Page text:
In the case of the electromechanical spindle-drive pivoting adjustment of the headrest 3, a self-locking drive is preferably selected. However, there is also the possibility of fixing in particular the pivoting position of the headrest 3, furthermore in particular the position of use of a rear seat headrest 3, by snapping in. This embodiment is conceivable in particular also for a manually actuated pivoting of the headrest 3 into the snap-in position. FIGS. 11 and 12 show exemplary solutions. In first instance, the pivot pin 18 or the connecting body 19 is provided with a snap-in recess 37 which extends in the axial direction over a length of 30 to 60 mm and into which, in the snap-in position, for example in the position of use of a rear seat headrest, there engages the snap-in nose 38 of a pivotably mounted snap-in body 39. The length of the snap-in nose 38, measured in the axial direction of the connecting body 19 or of the pivot pin 18, is matched to the length of the snap-in recess 37.

In the embodiment illustrated in FIG. 11, the snap-in body 39 is formed as a locking pawl which can be pivoted about an axis z oriented parallel to the geometrical axis x of the connecting body 19 or of the pivot pin 18, the locking pawl 40 being loaded into the snap-in position according to FIG. 11 by a spring (not illustrated). In this case, the pivot pin 18 or the connecting body 19 takes on the function of a rotary latch, with the preferred use of a single-piece, solid connecting body 19 according to the first embodiment in FIGS. 1 to 6, which connecting body 19 serves at the same time for the mounting of the bracket.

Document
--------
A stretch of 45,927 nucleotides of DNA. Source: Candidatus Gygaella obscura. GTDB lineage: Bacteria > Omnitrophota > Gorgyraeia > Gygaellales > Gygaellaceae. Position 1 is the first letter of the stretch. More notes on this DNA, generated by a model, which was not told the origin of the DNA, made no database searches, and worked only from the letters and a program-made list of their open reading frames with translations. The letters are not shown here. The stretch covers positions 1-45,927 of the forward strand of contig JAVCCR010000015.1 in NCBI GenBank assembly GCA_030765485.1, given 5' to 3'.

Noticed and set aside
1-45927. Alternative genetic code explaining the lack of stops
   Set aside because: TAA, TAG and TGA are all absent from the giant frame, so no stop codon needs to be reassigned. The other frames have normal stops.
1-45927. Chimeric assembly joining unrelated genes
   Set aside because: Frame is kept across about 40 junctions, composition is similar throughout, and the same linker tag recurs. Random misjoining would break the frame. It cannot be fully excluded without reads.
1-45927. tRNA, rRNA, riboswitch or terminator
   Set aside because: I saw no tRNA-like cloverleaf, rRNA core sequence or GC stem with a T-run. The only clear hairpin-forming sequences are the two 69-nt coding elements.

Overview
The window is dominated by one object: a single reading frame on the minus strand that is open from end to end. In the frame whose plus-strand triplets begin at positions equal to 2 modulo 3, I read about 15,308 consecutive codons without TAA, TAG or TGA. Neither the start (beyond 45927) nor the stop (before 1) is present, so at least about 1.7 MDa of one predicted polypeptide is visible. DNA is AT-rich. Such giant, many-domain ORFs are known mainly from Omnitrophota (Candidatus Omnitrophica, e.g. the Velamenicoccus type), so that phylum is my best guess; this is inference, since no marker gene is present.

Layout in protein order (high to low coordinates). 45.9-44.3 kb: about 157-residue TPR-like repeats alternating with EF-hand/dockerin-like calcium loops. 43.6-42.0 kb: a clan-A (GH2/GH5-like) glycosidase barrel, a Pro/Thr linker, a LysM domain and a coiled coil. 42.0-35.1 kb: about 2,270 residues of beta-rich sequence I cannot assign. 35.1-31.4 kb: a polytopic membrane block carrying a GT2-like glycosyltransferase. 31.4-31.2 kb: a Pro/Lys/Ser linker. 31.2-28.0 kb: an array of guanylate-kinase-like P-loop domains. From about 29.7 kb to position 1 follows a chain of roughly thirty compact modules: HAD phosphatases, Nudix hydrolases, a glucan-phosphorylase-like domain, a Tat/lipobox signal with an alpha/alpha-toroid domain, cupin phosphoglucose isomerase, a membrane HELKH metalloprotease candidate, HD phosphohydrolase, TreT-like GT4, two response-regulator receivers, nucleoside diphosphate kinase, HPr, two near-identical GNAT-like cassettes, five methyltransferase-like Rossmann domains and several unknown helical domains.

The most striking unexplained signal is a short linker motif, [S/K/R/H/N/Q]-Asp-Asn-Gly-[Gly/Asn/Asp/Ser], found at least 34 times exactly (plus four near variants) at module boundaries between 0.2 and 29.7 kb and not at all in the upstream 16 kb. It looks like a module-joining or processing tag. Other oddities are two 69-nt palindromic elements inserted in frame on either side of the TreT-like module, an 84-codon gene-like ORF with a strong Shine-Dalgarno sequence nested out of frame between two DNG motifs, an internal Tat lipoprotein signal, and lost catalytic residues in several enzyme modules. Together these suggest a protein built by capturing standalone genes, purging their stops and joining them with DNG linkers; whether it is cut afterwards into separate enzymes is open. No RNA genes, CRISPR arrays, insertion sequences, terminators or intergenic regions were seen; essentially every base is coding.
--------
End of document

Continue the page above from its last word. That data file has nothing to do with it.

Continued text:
Snap-in recess 37 and snap-in nose 38 may be formed in such a manner that the snap-in position can be taken up and also released again by means of an electric motor drive. However, it is also conceivable for the snap-in body 39 and the locking pawl 40 to be brought manually into a release position, for example by the engagement of a Bowden cable on the locking pawl 40.

As an alternative, the snap-in body 39 according to the illustration in FIG. 12 may also be formed as a spring-biased snap-in pin 41 which acts radially in the direction of the pivot pin 18 or the connecting body 19 and, in the same manner as in the previously described exemplary embodiment, engages in a snap-in recess 37 of the connecting body 19 or of the pivot pin 18. As illustrated, the release position can take place here via a manually actuable release lever 42 which displaces the snap-in pin 41 radially outward out of the snap-in recess 37.